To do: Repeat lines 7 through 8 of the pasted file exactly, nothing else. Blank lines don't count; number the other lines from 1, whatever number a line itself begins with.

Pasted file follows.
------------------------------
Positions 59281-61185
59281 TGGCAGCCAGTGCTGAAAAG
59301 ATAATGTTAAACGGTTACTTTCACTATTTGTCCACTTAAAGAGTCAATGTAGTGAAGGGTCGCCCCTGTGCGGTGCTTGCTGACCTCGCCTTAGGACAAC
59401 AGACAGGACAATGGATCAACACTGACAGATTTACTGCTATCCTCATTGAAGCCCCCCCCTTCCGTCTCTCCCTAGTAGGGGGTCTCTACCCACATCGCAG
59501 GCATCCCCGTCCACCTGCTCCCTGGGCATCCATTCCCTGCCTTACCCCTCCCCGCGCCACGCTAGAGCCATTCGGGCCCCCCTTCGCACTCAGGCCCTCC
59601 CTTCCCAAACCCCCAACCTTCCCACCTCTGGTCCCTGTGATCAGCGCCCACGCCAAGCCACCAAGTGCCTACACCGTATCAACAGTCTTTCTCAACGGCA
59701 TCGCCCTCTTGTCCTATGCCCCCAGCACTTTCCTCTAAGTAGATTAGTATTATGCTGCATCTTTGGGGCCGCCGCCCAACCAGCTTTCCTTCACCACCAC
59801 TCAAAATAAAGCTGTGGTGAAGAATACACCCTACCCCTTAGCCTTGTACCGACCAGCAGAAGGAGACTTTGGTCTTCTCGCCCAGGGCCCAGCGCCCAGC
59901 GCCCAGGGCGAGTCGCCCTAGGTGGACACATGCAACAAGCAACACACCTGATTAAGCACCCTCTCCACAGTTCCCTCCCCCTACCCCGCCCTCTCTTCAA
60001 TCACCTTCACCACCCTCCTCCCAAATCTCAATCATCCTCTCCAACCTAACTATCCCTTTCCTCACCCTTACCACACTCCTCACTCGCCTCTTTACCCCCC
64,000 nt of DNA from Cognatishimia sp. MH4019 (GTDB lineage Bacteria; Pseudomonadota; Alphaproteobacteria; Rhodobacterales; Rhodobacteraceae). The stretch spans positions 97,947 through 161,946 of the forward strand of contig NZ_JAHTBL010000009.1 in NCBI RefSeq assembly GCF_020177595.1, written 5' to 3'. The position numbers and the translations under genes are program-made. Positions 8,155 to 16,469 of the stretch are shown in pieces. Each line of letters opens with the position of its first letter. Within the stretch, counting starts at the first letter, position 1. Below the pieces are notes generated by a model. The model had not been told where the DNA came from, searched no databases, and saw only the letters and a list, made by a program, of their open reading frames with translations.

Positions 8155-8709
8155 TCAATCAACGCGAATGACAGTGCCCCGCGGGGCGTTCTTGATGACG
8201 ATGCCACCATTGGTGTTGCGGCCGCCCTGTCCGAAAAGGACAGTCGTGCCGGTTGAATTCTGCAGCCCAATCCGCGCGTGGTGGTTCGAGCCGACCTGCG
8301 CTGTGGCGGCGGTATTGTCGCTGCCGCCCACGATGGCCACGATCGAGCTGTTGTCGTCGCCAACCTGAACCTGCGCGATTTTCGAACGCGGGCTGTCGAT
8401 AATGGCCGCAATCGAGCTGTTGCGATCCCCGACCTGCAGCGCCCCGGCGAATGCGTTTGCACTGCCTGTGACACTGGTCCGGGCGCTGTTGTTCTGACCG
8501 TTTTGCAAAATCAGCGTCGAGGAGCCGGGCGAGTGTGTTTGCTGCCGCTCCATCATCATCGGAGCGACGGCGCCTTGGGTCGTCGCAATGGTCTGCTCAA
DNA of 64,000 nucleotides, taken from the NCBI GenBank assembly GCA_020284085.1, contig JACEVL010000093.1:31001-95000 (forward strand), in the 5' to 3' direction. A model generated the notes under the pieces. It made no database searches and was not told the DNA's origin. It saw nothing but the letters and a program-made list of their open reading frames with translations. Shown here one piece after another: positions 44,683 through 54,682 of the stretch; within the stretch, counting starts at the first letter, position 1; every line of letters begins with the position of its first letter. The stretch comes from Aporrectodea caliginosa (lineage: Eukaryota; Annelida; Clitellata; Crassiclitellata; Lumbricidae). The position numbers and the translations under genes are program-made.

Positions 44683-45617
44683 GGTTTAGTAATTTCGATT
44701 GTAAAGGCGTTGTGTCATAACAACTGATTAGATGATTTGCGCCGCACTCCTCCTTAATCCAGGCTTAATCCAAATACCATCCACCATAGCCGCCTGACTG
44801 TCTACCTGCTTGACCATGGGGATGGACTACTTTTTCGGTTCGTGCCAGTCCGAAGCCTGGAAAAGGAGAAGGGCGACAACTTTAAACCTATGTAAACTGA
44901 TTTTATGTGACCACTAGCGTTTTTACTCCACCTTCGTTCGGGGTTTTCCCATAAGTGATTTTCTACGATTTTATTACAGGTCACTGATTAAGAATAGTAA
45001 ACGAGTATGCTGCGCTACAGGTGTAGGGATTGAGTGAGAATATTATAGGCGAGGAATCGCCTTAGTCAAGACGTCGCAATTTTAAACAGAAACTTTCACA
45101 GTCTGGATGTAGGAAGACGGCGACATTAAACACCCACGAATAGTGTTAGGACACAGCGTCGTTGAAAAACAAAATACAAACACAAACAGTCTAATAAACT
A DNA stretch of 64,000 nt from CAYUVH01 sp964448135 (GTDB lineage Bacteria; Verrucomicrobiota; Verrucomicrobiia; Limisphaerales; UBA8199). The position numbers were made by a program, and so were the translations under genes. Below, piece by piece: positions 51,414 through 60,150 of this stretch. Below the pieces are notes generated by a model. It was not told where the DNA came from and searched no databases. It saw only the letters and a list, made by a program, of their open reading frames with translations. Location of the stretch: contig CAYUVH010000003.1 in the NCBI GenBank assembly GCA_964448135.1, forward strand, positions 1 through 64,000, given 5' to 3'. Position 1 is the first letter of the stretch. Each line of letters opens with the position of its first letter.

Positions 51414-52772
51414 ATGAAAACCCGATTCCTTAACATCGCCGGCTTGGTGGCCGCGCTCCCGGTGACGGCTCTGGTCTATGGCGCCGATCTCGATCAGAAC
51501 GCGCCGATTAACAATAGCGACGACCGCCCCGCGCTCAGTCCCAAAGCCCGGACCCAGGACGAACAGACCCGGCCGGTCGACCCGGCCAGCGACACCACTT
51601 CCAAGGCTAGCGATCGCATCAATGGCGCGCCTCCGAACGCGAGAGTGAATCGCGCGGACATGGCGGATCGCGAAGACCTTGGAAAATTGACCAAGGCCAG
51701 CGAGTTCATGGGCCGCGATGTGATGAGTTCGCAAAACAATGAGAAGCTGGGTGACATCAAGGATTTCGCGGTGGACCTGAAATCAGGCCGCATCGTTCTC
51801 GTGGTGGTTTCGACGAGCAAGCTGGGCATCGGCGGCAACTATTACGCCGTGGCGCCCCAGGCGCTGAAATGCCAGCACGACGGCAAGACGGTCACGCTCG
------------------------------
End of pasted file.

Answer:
59701 TCGCCCTCTTGTCCTATGCCCCCAGCACTTTCCTCTAAGTAGATTAGTATTATGCTGCATCTTTGGGGCCGCCGCCCAACCAGCTTTCCTTCACCACCAC
59801 TCAAAATAAAGCTGTGGTGAAGAATACACCCTACCCCTTAGCCTTGTACCGACCAGCAGAAGGAGACTTTGGTCTTCTCGCCCAGGGCCCAGCGCCCAGC